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  1. #1
    Join Date
    Mar 2013
    Location
    North Dakota
    Posts
    17

    Should I consider a heat pump?

    Simple question really, or maybe not?

    I live in northern North Dakota. Typical heating season for me is Oct 1 to April 31 with useability of a heat pump being all of Oct and part of March and all of April typically from what I have been able to figure.
    Im looking at having central air installed and all the contractors I have gotten bids from have also given the option of a heat pump for about a 20% price increase. Should i consider it? If you need any further info please let me know. Im just unsure what to do.

    Thanks

  2. #2
    Join Date
    May 2000
    Location
    Indianapolis, IN, USA
    Posts
    34,060
    Price of juice per kwh? Price per therm of gas?

  3. #3
    Join Date
    Mar 2013
    Location
    North Dakota
    Posts
    17
    7.173 per kwh and im on propane which is 1.39 per gal right now

  4. #4
    Join Date
    Jan 2004
    Location
    Lancaster PA
    Posts
    67,880
    As long as your heat pump's COP is above 1.5, it will be cheaper then propane at the rates you posted(I have a .2 fudge in the COP for defrost).
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  5. #5
    Join Date
    Jan 2009
    Location
    Keokuk, IA
    Posts
    5,520
    IF your on Propane, absolutely. Actually, a $0.07, it will likely beat natural gas down to at least 35-40F. Personally I like having to fuel flexibility and I'm switching ot dual fuel on one of my furnaces when I replace it. IT also has the benefit of a low stage of heat for comfort.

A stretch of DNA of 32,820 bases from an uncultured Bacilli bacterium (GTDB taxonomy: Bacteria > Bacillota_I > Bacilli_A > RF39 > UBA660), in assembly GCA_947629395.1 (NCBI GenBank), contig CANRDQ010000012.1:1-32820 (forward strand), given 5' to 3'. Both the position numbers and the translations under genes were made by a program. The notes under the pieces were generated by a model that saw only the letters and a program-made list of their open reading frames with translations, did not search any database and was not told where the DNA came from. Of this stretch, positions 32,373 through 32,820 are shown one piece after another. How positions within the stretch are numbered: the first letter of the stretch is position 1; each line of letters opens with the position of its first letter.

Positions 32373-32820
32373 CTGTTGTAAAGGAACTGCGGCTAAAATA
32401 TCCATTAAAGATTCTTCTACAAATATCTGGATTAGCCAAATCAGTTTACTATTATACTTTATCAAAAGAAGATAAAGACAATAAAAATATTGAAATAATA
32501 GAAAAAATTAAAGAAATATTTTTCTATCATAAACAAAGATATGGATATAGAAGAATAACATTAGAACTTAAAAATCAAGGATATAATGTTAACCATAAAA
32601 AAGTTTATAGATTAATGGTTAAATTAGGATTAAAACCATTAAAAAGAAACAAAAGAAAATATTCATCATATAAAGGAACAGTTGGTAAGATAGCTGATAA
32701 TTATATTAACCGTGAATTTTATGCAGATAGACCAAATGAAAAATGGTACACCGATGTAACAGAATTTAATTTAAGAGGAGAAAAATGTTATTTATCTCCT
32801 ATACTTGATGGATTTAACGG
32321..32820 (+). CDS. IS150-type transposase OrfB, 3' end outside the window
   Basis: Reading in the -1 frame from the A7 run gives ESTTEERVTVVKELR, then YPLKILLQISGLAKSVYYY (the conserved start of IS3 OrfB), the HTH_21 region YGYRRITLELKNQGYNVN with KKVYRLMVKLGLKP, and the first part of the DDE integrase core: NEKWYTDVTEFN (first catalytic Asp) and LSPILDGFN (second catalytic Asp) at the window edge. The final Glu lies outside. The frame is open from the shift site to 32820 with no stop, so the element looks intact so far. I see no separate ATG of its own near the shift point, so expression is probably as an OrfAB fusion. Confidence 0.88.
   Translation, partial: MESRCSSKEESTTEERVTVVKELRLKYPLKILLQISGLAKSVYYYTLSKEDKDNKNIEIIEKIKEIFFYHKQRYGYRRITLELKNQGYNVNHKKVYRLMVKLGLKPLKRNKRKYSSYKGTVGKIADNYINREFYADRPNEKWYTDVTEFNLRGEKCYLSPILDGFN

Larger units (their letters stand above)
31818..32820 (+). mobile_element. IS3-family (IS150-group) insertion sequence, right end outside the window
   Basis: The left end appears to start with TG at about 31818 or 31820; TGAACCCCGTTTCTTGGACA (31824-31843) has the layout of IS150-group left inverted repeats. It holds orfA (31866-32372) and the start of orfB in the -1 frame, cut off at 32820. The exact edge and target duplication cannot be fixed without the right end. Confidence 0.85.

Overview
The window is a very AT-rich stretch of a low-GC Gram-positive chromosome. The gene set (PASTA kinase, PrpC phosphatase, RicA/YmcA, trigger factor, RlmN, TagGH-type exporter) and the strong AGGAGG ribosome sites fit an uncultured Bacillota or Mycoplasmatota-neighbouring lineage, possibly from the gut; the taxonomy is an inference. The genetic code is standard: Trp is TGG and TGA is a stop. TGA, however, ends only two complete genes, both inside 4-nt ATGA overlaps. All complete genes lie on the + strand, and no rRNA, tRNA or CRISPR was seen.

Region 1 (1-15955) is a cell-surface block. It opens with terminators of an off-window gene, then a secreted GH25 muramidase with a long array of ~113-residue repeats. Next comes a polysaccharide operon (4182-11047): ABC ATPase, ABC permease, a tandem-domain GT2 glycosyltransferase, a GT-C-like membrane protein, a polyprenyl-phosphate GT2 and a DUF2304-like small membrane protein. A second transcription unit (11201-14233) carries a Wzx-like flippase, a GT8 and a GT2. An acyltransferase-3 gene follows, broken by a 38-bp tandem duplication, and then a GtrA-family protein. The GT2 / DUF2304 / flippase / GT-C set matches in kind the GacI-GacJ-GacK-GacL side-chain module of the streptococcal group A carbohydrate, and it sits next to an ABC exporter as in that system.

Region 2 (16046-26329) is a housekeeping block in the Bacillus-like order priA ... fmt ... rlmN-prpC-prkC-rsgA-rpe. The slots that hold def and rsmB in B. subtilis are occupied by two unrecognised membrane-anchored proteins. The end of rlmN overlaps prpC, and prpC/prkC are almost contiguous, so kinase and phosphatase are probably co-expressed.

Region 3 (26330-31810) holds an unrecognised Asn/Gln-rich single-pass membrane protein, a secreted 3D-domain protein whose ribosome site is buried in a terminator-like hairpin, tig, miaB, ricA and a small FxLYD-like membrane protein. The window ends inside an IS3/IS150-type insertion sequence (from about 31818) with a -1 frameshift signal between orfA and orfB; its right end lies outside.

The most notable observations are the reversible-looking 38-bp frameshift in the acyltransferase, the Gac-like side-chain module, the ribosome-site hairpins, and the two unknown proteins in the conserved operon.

You'll still want a high effciency furnace since N Dakota regularly see temps under 30F, so it will still use the furnace quite a bit. With your long winters, you should see a nice savings with a heat pump. A unit with a HSPF of 9, should be above 1.5 COP down to 0F.

    In you climate, you might consider a 2 stage if you have the opportunity to "round up" to the next largest full ton size. Meaning if the load calculation was lets say between 2.1-2.5, you'd put in a 3 ton 2 stage unit rather than na 2.5 ton single stage. Although North Dakota has a fairly extreme climate. Summer design is relatively mild (89-91F depending on location) , but winter is extremely cold... -21 to -18F. I think only northern alaska has a wider range from winter to summer desing temps. Compare that for example to a mid atlantic like Virginia, summer design is simila but less humid, but winter design is almost 2X the heat loss.

    Definitely go with the heat pump. You might also take a look at a split geothermal as wel, still using a propane for aux heat. IF it's a small home, you could also consider a Combi heating soruce with a HE water heater for both domestic hot water and aux hydronic heat. The advantage is that te heat pump can run at the same time as the auxillary, so you use the heat pump all the time all the way down to the economic balance point. Otherwise, it will cycle back and forth between the heat pump and the furnace when it gets under about 25-30F when the heat pump liekly won't keep up. WIth hydronics, or electric heat strips, it will only cycle the aux as needed. A combi boielr isn't a bad option as well, but more expensive. I know a lot of peple had had luck with AO Smoth VOrtex water ehaters in combi applications and Rannai and Navien also allow combi use with their tankless water heaters, but it does shorten their life.

  6. #6
    Join Date
    Mar 2013
    Location
    North Dakota
    Posts
    17
    Well, I just had a big long post I lost somehow so Ill give the short version to explain my situation better,